Concerns that the ongoing efforts alone will not make much of a difference in the fight against climate change has led to this new line of thinking, which is expected to stem the rot by drastically reducing CO2 emissions.

Some of the ideas that the researchers are looking forward to exploring include refreezing the polar regions, recycling carbon dioxide, and greening the oceans – collectively known as geoengineering.

Pole Refreezing

Conceptually, the approach is as simple as brightening/whitening the clouds above the polar regions to increase their ability to reflect heat back into space; it’s the implementation that may prove to be tricky.

The idea being proposed is to deploy unmanned ships with tall masts and pump seawater up the masts through special nozzles, thereby producing tiny salt particles that can then be sprayed into the clouds, making them more reflective.

Recycling Carbon Dioxide

If CO2 emissions from various sources could be harnessed and converted into synthetic fuel, a good portion of the world’s emission problems would be solved, but again, it’s the method that needs to be perfected.

Prof Peter Styring of the University of Sheffield – a researcher specializing in novel sorbents and processes for carbon dioxide capture, purification, and utilization – is working with Tata Steel on exactly such a pilot in Port Talbot in South Wales.

If all goes well, it would go a long way in making large-scale CO2 recycling a global reality.

“We have a source of hydrogen, we have a source of carbon dioxide, we have a source of heat and we have a source of renewable electricity from the plant,” Prof Styring told BBC News.

“We’re going to harness all those and we’re going to make synthetic fuels,” he added.

Ocean Greening

Greening the oceans by promoting the growth of vegetation such as algae and plankton on the surface is another approach under consideration.
The idea is to fertilize the oceans with iron salts which are known to stimulate such growth; the more the growth the more the absorption of CO2 from the air by way of photosynthesis.

Earlier attempts at ocean greening have shown that the amount CO2 absorbed is not enough to make the scheme worthy of the resources involved; plus, there’s the likelihood of upsetting the ecological balance.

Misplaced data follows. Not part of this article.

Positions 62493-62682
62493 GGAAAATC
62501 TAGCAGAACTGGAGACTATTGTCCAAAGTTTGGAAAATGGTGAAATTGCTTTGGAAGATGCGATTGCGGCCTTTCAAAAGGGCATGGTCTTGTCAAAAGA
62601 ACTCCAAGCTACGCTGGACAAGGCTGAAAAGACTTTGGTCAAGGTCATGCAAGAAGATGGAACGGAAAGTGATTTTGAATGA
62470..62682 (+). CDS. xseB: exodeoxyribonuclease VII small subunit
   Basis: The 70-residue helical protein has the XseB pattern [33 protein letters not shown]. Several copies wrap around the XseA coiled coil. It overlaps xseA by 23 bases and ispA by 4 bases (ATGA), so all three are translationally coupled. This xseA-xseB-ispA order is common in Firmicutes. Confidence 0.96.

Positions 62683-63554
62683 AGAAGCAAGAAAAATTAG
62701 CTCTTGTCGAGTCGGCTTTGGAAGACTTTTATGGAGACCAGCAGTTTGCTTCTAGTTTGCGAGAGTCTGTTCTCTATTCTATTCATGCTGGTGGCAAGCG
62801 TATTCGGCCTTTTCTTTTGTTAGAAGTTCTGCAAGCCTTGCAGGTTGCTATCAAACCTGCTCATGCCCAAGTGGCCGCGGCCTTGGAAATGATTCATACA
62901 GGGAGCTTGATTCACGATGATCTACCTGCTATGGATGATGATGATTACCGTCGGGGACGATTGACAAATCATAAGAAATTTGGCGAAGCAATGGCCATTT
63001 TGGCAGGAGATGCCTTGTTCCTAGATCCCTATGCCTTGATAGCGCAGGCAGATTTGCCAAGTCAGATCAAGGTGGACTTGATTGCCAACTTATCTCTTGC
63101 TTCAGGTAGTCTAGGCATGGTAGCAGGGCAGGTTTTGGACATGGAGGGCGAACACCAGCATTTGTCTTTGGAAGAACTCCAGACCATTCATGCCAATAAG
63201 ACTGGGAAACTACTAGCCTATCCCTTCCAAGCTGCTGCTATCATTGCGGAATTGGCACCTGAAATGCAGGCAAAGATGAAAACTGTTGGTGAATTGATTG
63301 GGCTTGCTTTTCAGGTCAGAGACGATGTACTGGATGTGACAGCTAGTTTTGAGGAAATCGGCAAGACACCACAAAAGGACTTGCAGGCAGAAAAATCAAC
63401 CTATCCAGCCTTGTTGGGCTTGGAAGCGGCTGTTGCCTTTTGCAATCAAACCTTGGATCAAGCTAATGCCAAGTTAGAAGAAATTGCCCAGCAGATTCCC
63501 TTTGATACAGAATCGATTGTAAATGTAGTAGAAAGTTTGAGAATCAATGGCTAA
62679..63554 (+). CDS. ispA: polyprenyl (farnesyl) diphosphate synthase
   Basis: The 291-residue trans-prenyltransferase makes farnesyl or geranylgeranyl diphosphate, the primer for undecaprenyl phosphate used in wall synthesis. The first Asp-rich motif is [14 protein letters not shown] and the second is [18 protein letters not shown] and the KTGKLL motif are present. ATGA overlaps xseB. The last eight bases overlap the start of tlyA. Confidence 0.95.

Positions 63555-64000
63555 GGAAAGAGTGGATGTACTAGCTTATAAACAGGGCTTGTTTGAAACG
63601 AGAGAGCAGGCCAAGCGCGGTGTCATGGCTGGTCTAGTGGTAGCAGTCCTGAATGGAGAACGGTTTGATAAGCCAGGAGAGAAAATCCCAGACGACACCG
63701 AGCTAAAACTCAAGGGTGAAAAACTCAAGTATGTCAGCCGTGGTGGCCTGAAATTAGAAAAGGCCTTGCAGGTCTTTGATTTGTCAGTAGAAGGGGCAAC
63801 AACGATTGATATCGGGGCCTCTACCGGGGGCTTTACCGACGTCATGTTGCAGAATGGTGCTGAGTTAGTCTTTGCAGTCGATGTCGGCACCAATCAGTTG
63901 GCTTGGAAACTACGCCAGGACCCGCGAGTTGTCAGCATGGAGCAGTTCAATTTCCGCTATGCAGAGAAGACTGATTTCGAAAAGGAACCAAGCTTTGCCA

But, don’t forget these are desperate times, and considering the enormity of the impending threat, all available options need to be revisited.

“Early in my career, people threw their hands up in horror at suggestions of more interventionist solutions to fix coral reefs,” Prof Callum Roberts of York University told BBC News.

“Now they are looking in desperation at an ecosystem that will be gone at the end of the century and now all options are on the table,” he said.

“At the moment, I happen to think that harnessing nature to mitigate climate change is a better way to go. But I do see the legitimacy of exploring [more radical] options as a means of steering us towards a better future,” added the professor.

A recent study, ranking the environmental targets of different countries, holds the climate change policies of dozens of them, including China, Russia, and Canada, responsible for the expected 5C-plus temperature rise by the end of the century.

Published in the journal Nature Communications in November last year, the paper reveals that these countries are not pursuing their climate change pledges to the United Nations sincerely enough to avoid an environmental catastrophe, which as of now is a foregone conclusion.

According to the Paris Agreement of December 2015, adopted within the United Nations Framework Convention on Climate Change (UNFCCC), hundreds of countries pledged individual NDCs, or Nationally Determined Contributions, toward a collective environmental goal.

The NDC calls for member countries to ensure that their individual contributions to climate change are ambitious, progressive and Agreement-centric enough to achieve the “aspirational levels” of 1.5 °C – 2 °C by 2100.